Elizabeth Gilbert on Joy, Curiosity & Having the Courage to Rejoice in the Marvels & Mysteries of Existence

A writer of buoyant spirit and large-hearted generosity, Gilbert shares her always life-affirmingelizabeth gilbert wisdom in her essay, “In Praise of Stubborn Gladness”— yet another gem from Light the Dark: Writers on Creativity, Inspiration, and the Artistic Process.  When asked what inspires her, Gilbert chose a passage from magnetic, mysterious poet Jack Gilbert, whom she first learned of when she was teaching creative writing at the University of Tennessee at Knoxville— a rotating position that brought a new visiting writer every year.  Coincidentally, the writer before her had been Jack Gilbert (“I started jokingly calling the position The Gilbert Chair,” she laughed to editor Joe Fassler).  Curious about this man who shared both her classroom and her name, Gilbert began to investigate.  Jack Gilbert, she learned, secured renown early in his career: in 1962, his first collection of poems, Views of Jeopardy, won the Yale Prize and was nominated for a Pulitzer alongside such luminaries as Robert Frost and William Carlos Williams.  He soon rose to the status of literary icon, his captivating good looks gracing the pages of Vogue and Glamour.  Then he disappeared.  For twenty years, he wrote but didn’t publish a single line of poetry.  Though he could have led a glittery life of glamour and celebrity, he chose a quiet existence sequestered from the public eye, residing at various times in Denmark, Greece and Italy.  An unrelenting protector of his privacy, Gilbert only did two major interviews in his life, a brilliant one for the Paris Review and another with the legendary editor Gordon Lish.  When Lish asked him how his self-imposed exile had affected his career, Gilbert laughed, “I suppose it’s been fatal, but I don’t really care!”

At the University of Tennessee, Gilbert’s rejection of fame surrounded him with a sort of mystique.  His romantic Whitmanesque poetry along with his Thoreau-like dismissal of modern notions of success captivated students, who left his classroom emboldened to be more daring and authentic.  “Do you have the courage to be a poet?” he supposedly asked one of his graduate students, “The jewels that are hiding inside of you are begging you to say yes!”  Rather than instruct these young literary hopefuls in the practical business of writing— how to get an agent, how to write a query, how to get published— he challenged them to completely immerse themselves in the marvels and mysteries of human experience, both the ecstasy and agony, solace and suffering, contentment and discontentment.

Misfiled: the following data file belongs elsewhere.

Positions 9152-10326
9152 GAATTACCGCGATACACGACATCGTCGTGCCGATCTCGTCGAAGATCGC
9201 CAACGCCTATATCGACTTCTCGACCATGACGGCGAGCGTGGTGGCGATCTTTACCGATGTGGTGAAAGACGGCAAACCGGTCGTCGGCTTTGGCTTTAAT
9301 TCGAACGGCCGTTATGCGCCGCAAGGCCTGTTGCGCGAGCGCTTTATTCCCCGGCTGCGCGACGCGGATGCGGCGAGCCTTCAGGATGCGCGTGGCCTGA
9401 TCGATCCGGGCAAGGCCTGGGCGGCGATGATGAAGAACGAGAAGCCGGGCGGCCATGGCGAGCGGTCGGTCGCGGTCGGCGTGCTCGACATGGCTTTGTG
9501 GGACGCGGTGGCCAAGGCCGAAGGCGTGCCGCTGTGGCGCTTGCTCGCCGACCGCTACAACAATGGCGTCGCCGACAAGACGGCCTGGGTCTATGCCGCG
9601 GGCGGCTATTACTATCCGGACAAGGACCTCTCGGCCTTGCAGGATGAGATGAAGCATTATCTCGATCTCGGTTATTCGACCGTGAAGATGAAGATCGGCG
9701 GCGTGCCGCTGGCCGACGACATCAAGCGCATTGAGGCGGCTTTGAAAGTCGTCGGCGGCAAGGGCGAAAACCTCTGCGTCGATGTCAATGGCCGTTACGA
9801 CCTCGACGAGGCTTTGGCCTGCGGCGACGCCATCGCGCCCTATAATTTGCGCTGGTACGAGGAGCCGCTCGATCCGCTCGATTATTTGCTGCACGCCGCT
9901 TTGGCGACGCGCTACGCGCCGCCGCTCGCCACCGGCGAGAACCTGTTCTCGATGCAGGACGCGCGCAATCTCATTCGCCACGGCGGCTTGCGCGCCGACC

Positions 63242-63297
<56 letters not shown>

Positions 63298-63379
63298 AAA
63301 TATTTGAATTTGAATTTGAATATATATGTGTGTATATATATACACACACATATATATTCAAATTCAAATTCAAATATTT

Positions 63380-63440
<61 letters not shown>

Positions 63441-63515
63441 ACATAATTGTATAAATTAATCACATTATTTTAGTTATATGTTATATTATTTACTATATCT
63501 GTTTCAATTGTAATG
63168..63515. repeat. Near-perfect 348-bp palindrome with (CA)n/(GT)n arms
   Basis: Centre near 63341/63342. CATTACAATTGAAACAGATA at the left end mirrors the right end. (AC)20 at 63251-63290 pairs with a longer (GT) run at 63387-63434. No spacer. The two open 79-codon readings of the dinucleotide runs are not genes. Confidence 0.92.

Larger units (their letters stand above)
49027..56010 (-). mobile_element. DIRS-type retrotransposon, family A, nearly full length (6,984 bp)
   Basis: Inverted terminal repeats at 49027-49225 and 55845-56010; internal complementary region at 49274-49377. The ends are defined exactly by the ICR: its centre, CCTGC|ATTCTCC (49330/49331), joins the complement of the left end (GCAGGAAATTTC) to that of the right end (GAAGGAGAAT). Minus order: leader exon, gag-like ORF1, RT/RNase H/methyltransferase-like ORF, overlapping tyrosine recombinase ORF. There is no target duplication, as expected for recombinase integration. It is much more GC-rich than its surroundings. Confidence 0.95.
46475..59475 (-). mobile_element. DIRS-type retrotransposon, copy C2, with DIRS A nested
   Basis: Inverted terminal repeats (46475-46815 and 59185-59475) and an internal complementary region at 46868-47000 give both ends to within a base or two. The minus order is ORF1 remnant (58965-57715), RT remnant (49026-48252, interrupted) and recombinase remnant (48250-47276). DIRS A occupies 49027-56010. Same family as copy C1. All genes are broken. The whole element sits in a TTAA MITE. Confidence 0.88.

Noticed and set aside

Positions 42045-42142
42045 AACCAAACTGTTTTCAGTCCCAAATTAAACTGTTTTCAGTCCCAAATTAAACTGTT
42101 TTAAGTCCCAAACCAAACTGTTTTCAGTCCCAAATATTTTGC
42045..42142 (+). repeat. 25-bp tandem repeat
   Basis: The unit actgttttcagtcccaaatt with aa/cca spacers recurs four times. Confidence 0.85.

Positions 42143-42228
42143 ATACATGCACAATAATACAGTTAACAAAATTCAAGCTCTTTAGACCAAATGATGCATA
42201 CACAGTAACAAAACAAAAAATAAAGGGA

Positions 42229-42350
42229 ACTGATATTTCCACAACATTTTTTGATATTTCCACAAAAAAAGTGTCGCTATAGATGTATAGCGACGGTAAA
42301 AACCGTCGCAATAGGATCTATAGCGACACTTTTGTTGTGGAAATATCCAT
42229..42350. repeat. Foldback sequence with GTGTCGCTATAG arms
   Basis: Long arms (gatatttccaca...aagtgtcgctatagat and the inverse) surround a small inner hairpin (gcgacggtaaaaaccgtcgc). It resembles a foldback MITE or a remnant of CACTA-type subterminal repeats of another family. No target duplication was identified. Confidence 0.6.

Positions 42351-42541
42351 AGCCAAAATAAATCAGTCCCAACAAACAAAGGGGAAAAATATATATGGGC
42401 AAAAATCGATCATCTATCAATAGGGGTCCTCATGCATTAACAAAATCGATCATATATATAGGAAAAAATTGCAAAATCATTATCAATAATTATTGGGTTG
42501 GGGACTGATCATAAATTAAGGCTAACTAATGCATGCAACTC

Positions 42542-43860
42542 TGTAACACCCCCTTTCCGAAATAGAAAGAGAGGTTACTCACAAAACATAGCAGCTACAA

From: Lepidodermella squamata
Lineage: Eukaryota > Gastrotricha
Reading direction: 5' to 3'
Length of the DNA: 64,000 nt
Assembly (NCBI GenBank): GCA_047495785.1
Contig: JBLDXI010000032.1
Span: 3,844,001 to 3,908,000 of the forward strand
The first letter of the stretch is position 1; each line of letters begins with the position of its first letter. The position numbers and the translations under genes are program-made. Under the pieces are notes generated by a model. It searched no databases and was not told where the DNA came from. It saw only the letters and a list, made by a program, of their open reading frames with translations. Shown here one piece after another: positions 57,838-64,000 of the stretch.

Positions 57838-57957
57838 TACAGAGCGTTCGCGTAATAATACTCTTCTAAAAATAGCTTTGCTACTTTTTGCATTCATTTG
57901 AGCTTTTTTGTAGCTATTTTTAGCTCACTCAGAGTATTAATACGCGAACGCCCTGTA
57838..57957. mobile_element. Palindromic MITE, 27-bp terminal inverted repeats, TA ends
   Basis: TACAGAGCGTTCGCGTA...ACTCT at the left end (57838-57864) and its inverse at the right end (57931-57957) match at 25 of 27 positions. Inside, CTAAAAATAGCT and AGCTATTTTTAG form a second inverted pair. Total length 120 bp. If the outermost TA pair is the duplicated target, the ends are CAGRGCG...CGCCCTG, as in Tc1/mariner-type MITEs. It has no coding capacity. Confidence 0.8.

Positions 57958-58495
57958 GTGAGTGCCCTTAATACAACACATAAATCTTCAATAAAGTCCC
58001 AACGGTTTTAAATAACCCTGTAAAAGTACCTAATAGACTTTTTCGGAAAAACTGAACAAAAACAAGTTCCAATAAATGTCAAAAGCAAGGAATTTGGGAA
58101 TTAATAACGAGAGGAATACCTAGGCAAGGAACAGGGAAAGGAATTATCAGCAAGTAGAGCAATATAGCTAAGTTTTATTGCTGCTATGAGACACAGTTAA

Of all his works, Ms. Gilbert calls “A Brief for the Defense” her favorite.  A poem she describes as “biblical in scope,” “A Brief for the Defense” ponders how we can reconcile life’s beauty with life’s wretchedness — in other words, the question of how we ought to conduct ourselves.  It begins with heartbreaking images— “sorrow,” “slaughter,” “starvation”— that reveal human suffering’s omnipresence:

“Sorrow everywhere.  Slaughter everywhere.  If babies

are not starving someplace, they are starving

somewhere else.  With flies in their nostrils.”

For Gilbert, the beauty of the poem is the way it embraces the paradoxical incongruity of “and” over the simplistic black-and-white thinking of “either/or.”  Unlike the blind optimist, who believes good must always triumph over evil, or the despairing pessimist, who believes the world is wicked and cruel, “A Brief for the Defense” suggests to be human is both joy and misery, the Garden of Eden and Dante’s infernal hell.  Despite the existence of “sorrow” and “starvation” and “slaughter,” there’s still ecstasy and exultation, compassion and connection, love and laughter.  Or as Anne Lamott, writer of breathtaking honesty and woman of whole-hearted wisdom might say, “Periods in the desert or wilderness are not lost time.  You might find life, wildflowers, fossils, sources of water.”